Judge Expels ‘Sloppy’ Prosecutor in George Floyd Case After Complaint from Chauvin’s Attorney



Four prosecutors have been disqualified from working on the cases of the former Minneapolis police officers charged in George Floyd’s death.

Hennepin County District Judge Peter Cahill banned Hennepin County Attorney Mike Freeman and three of his staff members from the cases for meeting privately with the medical examiner to discuss Floyd’s autopsy results, according to the Minneapolis-based Star Tribune.

“Those four are to be kept out of this case, period,” Cahill said.

“I think it was sloppy not to have someone present [at a meeting with] a primary witness in this case.”

Freeman later said his office has filed to have the decision reconsidered, and that the judge agreed to do so at an unspecified date.

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Attorney Eric Nelson, representing former officer Derek Chauvin, had filed a motion asking for Freeman’s entire office to be disqualified.

According to The Wall Street Journal, Minnesota Attorney General Keith Ellison’s office had previously taken over as lead counsel in the case.

Chauvin has been charged with murder and manslaughter in Floyd’s death.

Former officers Thomas Lane, J. Alexander Kueng and Tou Thao are accused of aiding and abetting Chauvin in Floyd’s death.

Do you think Derek Chauvin should be found guilty of murder?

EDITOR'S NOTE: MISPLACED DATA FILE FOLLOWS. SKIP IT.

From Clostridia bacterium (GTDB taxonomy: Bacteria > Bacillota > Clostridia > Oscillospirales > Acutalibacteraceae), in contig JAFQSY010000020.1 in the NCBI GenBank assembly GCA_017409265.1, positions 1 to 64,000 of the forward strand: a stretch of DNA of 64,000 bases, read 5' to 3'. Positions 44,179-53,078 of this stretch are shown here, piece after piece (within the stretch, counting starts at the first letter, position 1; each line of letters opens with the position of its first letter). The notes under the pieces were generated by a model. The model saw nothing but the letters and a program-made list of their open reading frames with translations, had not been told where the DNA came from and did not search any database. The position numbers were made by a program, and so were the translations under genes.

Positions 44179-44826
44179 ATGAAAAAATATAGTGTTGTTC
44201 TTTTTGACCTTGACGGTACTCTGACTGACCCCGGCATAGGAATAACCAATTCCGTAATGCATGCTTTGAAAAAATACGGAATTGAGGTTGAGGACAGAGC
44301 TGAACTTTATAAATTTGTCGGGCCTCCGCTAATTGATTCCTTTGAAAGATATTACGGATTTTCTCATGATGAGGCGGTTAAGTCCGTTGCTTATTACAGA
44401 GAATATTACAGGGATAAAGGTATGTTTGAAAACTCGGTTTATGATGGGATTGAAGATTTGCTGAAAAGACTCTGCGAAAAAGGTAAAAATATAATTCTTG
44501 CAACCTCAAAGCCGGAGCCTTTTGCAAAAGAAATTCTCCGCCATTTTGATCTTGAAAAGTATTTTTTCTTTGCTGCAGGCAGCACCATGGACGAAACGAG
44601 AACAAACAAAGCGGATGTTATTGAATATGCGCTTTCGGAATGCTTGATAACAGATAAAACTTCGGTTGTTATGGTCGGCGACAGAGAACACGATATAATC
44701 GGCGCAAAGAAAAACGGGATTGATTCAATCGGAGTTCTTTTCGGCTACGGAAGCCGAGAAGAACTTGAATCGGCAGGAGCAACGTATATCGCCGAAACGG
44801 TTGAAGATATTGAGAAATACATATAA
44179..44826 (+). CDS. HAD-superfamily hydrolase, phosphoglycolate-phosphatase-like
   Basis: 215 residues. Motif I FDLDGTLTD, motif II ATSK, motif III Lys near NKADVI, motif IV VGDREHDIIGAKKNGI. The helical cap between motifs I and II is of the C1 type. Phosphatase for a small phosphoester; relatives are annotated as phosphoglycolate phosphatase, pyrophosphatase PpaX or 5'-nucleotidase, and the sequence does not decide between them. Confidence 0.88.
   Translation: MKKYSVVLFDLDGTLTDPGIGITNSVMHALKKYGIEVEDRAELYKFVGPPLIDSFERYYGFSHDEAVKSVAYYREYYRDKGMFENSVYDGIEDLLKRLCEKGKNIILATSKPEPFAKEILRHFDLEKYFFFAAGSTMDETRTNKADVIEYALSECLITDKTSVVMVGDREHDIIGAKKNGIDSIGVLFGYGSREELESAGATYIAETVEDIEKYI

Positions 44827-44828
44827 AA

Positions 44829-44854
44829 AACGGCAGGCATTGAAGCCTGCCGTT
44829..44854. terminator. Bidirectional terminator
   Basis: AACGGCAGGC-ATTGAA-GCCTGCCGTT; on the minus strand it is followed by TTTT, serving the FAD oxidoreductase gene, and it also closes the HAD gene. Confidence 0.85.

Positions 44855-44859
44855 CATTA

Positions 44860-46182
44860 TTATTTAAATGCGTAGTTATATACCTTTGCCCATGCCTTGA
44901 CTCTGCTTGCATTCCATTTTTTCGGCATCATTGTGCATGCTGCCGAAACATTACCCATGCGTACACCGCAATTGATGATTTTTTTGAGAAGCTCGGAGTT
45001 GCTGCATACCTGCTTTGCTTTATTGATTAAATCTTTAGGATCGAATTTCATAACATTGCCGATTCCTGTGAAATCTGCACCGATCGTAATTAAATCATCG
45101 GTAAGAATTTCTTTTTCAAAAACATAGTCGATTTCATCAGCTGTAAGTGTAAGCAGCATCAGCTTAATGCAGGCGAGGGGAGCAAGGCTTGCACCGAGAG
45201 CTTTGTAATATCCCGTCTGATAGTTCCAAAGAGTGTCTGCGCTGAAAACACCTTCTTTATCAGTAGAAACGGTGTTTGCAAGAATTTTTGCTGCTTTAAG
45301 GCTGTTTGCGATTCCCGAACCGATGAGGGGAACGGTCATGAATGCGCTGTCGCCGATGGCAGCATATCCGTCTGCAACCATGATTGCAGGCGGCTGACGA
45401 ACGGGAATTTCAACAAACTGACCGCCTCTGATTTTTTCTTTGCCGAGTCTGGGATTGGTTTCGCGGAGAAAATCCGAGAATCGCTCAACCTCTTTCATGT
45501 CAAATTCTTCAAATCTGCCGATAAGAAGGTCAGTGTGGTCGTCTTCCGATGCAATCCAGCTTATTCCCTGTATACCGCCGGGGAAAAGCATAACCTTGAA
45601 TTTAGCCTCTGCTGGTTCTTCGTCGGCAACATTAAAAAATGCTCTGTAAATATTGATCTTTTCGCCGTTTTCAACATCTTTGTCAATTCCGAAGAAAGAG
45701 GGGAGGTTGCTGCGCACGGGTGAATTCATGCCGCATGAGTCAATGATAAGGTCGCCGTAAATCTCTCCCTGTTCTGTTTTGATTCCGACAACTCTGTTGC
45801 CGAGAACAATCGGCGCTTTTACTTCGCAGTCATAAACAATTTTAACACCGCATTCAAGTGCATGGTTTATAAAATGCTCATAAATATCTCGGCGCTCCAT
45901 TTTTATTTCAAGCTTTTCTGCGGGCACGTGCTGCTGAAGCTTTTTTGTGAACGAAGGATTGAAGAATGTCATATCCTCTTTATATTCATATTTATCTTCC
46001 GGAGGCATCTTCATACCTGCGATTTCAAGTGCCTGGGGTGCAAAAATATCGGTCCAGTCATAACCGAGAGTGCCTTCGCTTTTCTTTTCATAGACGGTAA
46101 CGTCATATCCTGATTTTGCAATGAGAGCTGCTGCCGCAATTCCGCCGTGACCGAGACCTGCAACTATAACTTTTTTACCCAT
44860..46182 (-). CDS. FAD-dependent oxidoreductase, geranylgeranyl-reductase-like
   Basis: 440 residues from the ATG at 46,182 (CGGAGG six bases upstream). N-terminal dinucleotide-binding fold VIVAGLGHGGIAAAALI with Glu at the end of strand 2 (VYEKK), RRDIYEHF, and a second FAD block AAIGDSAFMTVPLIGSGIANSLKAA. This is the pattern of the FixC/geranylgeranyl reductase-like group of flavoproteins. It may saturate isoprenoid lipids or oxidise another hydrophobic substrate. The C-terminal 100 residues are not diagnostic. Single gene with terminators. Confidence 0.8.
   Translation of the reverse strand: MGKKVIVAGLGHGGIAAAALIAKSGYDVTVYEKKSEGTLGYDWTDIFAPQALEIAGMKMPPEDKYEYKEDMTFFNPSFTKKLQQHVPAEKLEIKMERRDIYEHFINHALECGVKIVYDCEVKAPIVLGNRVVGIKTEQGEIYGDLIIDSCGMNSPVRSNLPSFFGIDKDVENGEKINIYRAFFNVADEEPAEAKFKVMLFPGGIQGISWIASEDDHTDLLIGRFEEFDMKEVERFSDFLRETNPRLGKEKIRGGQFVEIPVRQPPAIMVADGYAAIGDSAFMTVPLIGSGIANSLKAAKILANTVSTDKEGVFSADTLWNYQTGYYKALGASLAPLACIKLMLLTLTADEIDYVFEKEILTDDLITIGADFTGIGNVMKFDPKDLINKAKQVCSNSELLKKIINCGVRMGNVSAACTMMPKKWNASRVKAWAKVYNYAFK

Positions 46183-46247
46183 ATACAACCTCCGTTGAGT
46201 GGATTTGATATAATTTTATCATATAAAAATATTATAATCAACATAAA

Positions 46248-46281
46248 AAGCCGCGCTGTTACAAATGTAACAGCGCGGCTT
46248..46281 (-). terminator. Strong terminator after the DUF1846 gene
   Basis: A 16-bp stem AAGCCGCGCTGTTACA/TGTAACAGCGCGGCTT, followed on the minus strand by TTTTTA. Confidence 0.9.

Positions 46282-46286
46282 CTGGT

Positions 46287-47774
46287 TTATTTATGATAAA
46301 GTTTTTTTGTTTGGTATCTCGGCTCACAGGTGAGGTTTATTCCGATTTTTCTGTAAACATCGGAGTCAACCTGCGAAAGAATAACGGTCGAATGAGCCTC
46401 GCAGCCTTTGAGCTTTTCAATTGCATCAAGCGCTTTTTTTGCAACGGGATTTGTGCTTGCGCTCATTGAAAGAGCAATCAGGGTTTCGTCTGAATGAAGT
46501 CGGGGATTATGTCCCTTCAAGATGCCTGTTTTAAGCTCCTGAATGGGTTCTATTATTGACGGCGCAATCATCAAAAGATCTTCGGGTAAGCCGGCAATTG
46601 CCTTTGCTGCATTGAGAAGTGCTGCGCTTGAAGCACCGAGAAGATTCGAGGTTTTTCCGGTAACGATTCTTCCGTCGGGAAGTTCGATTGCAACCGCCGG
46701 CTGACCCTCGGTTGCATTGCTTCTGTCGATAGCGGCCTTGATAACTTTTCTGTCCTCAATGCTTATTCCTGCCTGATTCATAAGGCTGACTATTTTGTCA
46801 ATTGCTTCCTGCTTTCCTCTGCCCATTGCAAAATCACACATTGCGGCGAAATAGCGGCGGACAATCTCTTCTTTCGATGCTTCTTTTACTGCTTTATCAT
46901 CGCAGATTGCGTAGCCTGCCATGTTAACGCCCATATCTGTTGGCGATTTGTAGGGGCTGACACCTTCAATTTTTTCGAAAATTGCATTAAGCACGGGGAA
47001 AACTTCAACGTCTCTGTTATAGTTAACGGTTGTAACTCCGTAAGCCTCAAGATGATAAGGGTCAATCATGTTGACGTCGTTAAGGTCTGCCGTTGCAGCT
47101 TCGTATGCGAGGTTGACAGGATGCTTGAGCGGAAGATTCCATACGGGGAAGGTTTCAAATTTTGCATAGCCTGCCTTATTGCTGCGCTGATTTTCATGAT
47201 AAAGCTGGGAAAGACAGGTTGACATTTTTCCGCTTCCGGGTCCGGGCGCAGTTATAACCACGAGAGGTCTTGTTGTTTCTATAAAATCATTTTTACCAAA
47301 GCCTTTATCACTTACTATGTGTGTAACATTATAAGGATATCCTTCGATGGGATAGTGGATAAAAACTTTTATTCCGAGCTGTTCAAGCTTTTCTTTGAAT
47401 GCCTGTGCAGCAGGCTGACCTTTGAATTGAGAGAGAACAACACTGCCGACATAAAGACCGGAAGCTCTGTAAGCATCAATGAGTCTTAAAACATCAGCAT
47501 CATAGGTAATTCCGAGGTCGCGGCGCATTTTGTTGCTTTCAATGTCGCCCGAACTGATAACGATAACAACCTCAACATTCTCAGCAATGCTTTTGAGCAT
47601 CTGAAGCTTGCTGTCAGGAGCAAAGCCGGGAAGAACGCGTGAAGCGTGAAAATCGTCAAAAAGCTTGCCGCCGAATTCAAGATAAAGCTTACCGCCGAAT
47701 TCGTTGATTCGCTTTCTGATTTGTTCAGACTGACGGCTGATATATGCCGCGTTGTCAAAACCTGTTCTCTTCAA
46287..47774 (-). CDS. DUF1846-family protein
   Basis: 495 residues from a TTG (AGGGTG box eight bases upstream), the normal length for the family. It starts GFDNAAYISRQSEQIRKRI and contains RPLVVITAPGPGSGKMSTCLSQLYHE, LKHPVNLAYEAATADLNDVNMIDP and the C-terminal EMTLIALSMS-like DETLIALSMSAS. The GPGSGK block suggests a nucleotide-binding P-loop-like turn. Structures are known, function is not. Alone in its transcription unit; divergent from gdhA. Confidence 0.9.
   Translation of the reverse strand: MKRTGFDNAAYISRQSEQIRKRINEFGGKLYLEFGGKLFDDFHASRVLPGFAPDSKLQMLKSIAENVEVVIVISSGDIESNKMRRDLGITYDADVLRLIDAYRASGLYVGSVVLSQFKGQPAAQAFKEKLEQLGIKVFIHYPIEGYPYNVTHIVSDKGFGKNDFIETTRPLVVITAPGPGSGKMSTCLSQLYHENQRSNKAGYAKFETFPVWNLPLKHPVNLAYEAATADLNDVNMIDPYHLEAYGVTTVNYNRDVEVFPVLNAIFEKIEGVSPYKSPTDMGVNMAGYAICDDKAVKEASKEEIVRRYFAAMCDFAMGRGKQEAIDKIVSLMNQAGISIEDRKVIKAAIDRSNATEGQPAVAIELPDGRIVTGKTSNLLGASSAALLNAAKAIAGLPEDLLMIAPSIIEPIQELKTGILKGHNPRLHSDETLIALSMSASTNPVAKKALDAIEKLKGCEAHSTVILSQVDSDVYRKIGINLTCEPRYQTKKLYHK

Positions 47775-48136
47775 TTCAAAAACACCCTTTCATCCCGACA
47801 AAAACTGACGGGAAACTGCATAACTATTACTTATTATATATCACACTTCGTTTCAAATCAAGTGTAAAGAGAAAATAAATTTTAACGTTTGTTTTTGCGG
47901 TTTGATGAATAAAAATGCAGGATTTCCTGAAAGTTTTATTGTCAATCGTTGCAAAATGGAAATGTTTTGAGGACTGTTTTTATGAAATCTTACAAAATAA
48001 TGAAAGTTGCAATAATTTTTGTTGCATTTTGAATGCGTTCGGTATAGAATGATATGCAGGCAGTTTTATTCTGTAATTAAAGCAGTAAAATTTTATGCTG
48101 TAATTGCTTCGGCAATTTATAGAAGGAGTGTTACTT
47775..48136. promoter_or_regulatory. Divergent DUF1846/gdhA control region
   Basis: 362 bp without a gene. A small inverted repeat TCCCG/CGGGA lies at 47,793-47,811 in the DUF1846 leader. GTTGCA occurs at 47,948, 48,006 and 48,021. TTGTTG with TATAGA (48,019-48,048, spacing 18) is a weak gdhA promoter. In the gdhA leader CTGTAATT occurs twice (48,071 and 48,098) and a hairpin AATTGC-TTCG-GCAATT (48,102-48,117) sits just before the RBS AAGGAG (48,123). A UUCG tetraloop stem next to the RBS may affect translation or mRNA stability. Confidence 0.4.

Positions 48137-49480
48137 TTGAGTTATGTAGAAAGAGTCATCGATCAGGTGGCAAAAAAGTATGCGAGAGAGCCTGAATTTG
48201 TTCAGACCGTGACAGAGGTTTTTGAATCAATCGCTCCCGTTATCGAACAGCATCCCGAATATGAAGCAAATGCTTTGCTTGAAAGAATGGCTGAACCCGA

Nelson claimed county prosecutors participated in an “inappropriate, pretrial publicity campaign, including the leaking of specific, detailed information regarding a potential plea agreement to the media.”

The hearing Friday included arguments over moving the trial out of Hennepin County and whether the officers will be tried together or separately.

The judge seemed not to be swayed by arguments to move the trial to a place where the case might attract less publicity.

“There really isn’t a county, would you agree, or a state in this country where there hasn’t been a lot of publicity about George Floyd’s death?” Cahill said.

After the hearing, attorney Ben Crump, who’s representing Floyd’s family, attacked suggestions that Floyd died of an overdose.

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“The only overdoes was an overdose of police force,” Crump said. “The world saw what happened.”

“Who are you going to believe? Your eyes, or these killer cops?”

However, Nelson has argued that charges should be dismissed, arguing Floyd died of existing health problems that his drug use exacerbated and noting the presence of fentanyl in Floyd’s body.

“He was a daily smoker of cigarettes. His heart was at the ‘upper limit of size’ due to untreated hypertension. Mr. Floyd suffered from arteriosclerotic and hypertensive heart disease,” Nelson wrote in a motion last month, according to the Star Tribune.

Nelson wrote that “the most likely cause” of Floyd’s death was “fentanyl or a combination of fentanyl and methamphetamine in concert with his underlying health conditions.”

Nelson claimed Chauvin “exuded a calm and professional demeanor” with Floyd.

“Chauvin was clearly being cautious about the amount of pressure he used to restrain Mr. Floyd — cautious enough to prevent bruising,” he wrote.

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